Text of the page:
Wednesday, September 28, 2022

Vivienne Clarke

Tánaiste Leo Varadkar described a 10 per cent levy on concrete blocks announced in Tuesday’s Budget as “the least worst way” to raise funds for mica and pyrite redress schemes.

“This levy will help pay part of the cost,” Mr Varadkar told Pat Kenny on Newstalk radio.

The levy will come into force from next April and is expected to bring in around €80 million per year.

However, construction industry experts have warned that it will add between €2,000 and €3,000 to the cost of building a typical house.

Minister for Housing, Darragh O’Brien also defended the new levy, describing it as a sustainable funding stream.

The levy had been “flagged” last November by Paschal Donohoe, Minister for Finance, as a sustainable aspect of the remedial schemes, Mr O’Brien said, speaking the RTÉ News at One. It will raise €80 million of the €2.7 billion remedial scheme which includes apartments with defects.

Mr O’Brien acknowledged that he did not know how the cost of the levy would be borne or paid for and if house purchasers would bear the cost ultimately.

The “workings” of the levy would be given by the Minister for Finance in the Finance Bill, he added. “It’s about trying to create a sustainable funding scheme.”

In a statement, the Society of Chartered Surveyors Ireland said the new levy will “challenge the viability and affordability of new homes”.

“For many years we have been urging the Government to tackle the soft and hard costs of new home construction. In this budget no measures aimed at tackling soft costs were announced while the introduction of the levy will drive up hard costs.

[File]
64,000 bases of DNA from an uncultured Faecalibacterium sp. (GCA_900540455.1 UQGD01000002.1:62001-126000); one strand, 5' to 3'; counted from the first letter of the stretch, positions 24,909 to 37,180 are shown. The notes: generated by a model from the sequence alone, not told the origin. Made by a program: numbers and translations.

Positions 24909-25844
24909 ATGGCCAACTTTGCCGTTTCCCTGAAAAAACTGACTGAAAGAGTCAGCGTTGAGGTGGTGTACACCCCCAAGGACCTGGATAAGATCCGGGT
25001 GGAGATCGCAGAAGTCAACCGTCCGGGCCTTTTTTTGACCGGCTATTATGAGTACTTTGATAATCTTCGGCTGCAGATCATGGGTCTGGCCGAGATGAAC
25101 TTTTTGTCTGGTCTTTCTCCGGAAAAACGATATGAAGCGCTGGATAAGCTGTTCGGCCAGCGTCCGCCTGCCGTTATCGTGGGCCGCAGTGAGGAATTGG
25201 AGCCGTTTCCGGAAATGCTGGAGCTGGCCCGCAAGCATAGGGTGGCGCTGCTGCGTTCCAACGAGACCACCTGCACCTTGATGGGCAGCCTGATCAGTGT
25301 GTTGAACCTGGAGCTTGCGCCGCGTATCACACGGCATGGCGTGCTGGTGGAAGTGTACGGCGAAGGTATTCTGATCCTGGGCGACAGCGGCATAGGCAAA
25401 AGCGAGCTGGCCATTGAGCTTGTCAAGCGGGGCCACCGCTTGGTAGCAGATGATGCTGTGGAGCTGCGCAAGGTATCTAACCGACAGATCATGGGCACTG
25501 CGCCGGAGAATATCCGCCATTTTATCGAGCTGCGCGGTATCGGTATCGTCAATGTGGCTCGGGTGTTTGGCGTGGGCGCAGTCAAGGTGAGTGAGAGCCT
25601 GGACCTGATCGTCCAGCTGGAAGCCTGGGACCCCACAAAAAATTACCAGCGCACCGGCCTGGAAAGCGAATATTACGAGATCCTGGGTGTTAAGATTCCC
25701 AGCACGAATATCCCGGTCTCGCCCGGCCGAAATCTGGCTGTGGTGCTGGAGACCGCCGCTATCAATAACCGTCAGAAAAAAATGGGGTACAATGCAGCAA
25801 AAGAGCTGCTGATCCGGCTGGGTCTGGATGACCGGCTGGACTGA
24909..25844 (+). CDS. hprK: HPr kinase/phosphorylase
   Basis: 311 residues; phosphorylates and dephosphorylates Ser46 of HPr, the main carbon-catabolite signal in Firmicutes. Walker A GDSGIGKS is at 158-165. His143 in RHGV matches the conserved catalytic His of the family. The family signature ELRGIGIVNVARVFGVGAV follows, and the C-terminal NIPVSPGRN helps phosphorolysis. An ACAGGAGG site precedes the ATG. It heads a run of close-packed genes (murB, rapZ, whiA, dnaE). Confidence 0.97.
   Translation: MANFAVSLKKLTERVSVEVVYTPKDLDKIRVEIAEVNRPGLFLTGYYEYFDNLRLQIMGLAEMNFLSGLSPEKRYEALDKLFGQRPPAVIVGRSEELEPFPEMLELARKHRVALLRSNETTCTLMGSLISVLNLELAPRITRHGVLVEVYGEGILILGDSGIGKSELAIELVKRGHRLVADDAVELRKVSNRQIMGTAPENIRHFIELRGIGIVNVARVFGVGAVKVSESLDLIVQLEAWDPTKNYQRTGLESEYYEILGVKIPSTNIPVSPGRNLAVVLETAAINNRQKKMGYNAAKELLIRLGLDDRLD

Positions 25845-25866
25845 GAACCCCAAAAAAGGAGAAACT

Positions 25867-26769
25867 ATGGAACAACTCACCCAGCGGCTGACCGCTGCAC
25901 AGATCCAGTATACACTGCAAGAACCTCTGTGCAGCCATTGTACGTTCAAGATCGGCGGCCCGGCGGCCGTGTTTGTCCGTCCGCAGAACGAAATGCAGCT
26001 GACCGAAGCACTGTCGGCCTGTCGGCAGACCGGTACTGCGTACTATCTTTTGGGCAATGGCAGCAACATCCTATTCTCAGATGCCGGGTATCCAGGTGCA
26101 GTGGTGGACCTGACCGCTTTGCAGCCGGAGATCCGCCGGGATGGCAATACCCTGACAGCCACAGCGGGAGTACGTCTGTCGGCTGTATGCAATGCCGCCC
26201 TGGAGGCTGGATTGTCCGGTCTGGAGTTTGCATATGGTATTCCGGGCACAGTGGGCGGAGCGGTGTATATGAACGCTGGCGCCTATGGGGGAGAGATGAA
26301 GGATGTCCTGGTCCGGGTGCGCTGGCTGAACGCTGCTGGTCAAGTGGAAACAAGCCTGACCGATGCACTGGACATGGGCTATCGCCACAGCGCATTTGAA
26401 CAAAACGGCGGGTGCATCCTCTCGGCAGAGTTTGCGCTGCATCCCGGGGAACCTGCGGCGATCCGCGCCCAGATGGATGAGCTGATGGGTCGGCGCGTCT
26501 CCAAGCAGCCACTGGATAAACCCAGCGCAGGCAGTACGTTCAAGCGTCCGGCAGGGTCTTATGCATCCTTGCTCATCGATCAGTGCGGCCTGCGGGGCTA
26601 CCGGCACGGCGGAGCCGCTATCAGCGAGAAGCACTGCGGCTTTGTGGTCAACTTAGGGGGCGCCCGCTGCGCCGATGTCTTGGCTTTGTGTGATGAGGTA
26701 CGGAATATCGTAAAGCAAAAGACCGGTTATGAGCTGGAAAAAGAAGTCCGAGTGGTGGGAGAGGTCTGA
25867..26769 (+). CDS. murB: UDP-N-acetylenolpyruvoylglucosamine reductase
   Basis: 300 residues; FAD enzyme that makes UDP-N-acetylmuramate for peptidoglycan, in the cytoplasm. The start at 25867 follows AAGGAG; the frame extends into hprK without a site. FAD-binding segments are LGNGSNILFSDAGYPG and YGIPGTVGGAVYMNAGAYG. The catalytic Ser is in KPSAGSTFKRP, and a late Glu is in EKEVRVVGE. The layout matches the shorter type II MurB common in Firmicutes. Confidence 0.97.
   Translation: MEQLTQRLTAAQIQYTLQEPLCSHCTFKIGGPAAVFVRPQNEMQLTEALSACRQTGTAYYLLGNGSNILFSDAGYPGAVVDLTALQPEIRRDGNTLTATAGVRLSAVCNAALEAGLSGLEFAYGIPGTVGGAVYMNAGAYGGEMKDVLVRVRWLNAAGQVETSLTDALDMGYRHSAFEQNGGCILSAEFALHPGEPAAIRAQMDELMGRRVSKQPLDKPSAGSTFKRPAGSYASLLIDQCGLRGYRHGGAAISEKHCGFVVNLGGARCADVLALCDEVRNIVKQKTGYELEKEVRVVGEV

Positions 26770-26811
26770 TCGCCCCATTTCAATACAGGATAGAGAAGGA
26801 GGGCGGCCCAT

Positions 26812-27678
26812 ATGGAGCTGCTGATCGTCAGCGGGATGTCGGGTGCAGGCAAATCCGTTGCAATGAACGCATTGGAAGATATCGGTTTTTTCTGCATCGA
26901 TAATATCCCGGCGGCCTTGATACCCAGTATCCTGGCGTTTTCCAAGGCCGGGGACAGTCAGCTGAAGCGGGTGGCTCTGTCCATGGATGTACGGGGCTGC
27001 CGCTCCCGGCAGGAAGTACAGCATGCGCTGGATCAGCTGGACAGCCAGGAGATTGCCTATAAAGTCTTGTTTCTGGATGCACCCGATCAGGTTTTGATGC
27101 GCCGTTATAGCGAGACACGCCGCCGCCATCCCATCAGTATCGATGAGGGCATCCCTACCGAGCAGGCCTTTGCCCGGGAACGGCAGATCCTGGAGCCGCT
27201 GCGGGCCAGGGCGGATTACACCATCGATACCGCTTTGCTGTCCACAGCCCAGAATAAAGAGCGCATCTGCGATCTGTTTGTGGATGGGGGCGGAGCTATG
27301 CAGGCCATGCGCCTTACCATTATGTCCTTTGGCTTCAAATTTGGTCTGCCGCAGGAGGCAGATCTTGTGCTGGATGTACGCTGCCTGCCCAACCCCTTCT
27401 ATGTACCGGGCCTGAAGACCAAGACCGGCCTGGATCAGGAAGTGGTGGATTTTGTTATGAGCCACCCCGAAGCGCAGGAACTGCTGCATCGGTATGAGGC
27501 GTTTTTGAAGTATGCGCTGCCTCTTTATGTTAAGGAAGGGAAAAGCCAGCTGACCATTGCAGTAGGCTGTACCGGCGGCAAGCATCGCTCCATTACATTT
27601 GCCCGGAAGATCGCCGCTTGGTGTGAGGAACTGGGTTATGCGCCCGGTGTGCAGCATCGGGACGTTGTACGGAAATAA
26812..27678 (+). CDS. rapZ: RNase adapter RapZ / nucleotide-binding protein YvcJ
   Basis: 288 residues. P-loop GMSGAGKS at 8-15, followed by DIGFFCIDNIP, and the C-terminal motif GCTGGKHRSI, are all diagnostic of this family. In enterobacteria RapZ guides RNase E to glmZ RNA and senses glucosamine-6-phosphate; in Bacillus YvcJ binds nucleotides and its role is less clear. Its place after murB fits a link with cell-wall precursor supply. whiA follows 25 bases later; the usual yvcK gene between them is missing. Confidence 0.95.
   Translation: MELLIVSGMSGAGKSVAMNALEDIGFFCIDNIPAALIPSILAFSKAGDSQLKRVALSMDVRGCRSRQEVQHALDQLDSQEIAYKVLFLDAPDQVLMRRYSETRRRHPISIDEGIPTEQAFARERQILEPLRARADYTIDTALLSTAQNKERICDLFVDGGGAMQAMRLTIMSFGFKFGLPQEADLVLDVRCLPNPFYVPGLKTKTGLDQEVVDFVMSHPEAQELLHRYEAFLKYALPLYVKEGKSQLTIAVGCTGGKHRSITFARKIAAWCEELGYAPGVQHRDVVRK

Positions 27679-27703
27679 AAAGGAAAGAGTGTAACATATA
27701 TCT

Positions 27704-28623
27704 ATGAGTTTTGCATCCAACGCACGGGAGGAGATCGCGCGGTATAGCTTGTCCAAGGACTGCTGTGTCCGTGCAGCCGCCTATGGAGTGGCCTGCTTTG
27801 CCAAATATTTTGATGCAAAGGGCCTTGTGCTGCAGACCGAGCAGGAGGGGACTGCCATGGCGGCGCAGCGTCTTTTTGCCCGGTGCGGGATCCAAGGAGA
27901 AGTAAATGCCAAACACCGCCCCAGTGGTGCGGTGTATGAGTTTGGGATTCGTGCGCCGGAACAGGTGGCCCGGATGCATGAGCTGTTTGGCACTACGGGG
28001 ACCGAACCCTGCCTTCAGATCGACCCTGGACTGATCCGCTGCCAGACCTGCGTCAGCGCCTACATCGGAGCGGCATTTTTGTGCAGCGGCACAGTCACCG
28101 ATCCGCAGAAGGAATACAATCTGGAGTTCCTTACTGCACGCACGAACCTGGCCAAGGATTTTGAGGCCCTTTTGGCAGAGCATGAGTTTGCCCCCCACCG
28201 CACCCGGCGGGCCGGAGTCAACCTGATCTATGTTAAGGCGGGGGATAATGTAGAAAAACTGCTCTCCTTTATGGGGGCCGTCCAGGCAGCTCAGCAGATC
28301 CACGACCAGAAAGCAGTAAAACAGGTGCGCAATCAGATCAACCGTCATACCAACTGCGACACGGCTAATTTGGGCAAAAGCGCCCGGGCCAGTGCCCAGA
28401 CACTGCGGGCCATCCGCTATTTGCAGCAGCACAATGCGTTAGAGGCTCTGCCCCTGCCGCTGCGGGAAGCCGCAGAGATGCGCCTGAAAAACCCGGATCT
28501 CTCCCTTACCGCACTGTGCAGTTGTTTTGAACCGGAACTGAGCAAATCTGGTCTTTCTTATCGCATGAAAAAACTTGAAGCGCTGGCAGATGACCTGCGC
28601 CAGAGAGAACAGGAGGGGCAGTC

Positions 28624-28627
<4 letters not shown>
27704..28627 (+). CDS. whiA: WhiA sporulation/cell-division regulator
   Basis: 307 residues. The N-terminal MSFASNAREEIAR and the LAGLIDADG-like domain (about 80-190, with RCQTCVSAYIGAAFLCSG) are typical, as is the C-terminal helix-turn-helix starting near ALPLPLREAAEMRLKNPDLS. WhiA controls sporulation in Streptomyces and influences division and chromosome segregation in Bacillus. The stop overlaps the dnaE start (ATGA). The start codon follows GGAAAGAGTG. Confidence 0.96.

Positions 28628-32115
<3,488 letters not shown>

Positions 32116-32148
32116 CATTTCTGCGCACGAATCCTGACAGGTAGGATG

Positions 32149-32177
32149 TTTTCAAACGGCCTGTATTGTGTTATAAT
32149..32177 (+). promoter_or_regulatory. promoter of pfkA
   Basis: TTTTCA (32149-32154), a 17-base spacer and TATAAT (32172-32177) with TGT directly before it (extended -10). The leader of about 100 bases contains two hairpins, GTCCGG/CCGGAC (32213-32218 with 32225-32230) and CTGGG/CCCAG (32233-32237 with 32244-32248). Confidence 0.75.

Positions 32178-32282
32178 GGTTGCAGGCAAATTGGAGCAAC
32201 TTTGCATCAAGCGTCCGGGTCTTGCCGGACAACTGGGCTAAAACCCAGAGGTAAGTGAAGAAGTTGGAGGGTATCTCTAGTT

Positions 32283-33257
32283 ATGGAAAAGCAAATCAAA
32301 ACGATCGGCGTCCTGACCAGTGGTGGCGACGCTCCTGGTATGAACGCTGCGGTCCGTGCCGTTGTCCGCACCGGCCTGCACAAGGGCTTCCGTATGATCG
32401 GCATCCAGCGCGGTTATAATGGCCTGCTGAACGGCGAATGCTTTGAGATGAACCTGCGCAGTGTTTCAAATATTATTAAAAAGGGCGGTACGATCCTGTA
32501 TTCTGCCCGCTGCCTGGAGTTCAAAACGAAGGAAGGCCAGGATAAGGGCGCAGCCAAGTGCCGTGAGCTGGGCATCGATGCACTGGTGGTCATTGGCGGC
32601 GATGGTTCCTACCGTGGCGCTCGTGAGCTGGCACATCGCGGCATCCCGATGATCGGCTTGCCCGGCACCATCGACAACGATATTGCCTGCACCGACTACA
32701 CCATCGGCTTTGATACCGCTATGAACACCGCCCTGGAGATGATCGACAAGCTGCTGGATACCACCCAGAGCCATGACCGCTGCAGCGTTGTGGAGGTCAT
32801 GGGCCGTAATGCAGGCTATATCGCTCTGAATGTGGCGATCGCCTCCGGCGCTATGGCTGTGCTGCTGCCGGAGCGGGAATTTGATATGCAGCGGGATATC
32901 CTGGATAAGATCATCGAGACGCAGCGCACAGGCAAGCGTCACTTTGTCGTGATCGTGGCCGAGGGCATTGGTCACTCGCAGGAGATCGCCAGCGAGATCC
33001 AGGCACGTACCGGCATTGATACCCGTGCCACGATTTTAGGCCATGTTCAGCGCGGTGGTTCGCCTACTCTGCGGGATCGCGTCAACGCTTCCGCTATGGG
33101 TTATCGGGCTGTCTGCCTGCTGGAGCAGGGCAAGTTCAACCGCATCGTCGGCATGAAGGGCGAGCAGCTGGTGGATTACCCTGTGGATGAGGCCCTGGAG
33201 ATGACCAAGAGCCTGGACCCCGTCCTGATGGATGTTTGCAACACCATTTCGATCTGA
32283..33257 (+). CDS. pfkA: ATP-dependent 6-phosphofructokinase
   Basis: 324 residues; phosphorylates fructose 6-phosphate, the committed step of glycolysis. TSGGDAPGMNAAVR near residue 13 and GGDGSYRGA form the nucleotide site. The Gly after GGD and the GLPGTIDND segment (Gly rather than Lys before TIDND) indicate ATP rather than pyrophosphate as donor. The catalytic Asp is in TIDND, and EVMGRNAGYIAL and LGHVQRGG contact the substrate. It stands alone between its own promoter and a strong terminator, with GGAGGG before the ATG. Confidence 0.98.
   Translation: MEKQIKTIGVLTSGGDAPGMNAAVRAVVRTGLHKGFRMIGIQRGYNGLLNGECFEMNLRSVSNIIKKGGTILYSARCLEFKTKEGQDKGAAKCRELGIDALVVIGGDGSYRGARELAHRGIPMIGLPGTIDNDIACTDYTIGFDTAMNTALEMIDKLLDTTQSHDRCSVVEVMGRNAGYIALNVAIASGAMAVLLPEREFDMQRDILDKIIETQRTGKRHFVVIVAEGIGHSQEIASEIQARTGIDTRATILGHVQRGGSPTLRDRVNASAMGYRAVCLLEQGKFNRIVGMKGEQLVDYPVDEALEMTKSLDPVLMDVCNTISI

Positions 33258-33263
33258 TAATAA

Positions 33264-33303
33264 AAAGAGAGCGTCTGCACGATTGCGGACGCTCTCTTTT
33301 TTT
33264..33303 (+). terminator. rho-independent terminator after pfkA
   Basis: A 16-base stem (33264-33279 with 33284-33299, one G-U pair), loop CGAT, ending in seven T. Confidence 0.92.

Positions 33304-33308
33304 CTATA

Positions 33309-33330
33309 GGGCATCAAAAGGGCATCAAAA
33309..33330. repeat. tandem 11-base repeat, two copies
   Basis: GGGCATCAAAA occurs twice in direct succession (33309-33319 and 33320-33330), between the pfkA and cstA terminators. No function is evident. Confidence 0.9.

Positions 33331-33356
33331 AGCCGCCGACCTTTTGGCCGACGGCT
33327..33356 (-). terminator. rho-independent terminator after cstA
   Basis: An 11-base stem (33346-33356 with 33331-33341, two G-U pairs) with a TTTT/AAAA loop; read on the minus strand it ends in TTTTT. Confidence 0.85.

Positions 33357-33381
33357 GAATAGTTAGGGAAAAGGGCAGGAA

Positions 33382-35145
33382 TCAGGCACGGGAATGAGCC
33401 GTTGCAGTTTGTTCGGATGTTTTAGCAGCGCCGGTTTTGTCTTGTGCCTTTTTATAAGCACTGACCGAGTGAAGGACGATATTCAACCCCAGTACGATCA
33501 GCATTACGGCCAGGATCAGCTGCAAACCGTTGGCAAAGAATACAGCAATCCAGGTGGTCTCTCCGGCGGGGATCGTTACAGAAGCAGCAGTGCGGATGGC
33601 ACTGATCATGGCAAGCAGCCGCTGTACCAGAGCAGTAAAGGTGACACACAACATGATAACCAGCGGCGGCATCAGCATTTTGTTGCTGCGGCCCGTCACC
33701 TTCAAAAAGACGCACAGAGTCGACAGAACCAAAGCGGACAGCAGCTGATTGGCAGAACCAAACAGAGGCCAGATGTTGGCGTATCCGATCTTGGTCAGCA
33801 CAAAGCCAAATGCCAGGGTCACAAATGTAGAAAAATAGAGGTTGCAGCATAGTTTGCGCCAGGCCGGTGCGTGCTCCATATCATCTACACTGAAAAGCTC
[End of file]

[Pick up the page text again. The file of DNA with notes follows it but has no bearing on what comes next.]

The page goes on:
“The Minister said that planning permission has been granted for 44,000 new homes this year but the introduction of this levy in April next year has raised question marks over the future viability of those homes and their affordability for first time buyers,” the society said.

The Irish SME Association also criticised the levy. “The 10 per cent levy on concrete products will severely impact the cost of construction at a time when construction input prices are already high,” the association said.

Meanwhile, Mr Varadkar said he would like to see firmer action taken against those responsible for defective building materials. Ultimately, it was a matter for An Garda Síochána and other authorities such as the corporate enforcement authority.

“It is a matter of frustration and I feel that frustration that there may have been people who didn’t do this by accident, that, actually, there was malfeasance involved and there hasn’t been any consequences – I hear that, and I feel that,” he said, speaking to Newstalk.

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